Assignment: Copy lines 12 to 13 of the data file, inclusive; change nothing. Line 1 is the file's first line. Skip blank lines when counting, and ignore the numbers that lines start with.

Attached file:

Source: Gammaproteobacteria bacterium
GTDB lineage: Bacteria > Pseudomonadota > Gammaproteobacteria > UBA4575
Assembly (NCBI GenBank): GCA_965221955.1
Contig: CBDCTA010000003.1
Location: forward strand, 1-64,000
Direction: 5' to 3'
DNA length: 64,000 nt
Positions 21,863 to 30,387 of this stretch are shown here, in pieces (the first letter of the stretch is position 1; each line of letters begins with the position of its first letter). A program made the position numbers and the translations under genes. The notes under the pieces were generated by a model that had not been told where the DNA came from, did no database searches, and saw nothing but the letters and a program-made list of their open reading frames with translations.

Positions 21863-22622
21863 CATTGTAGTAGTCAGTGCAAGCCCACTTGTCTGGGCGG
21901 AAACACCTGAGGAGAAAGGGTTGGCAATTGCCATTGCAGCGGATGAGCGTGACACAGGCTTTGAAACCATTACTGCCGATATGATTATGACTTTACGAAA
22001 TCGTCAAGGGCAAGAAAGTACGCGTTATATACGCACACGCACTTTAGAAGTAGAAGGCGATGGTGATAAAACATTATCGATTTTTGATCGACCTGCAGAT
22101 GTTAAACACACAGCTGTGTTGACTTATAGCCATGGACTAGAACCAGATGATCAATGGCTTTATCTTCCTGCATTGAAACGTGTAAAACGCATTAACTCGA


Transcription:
22001 TCGTCAAGGGCAAGAAAGTACGCGTTATATACGCACACGCACTTTAGAAGTAGAAGGCGATGGTGATAAAACATTATCGATTTTTGATCGACCTGCAGAT
22101 GTTAAACACACAGCTGTGTTGACTTATAGCCATGGACTAGAACCAGATGATCAATGGCTTTATCTTCCTGCATTGAAACGTGTAAAACGCATTAACTCGA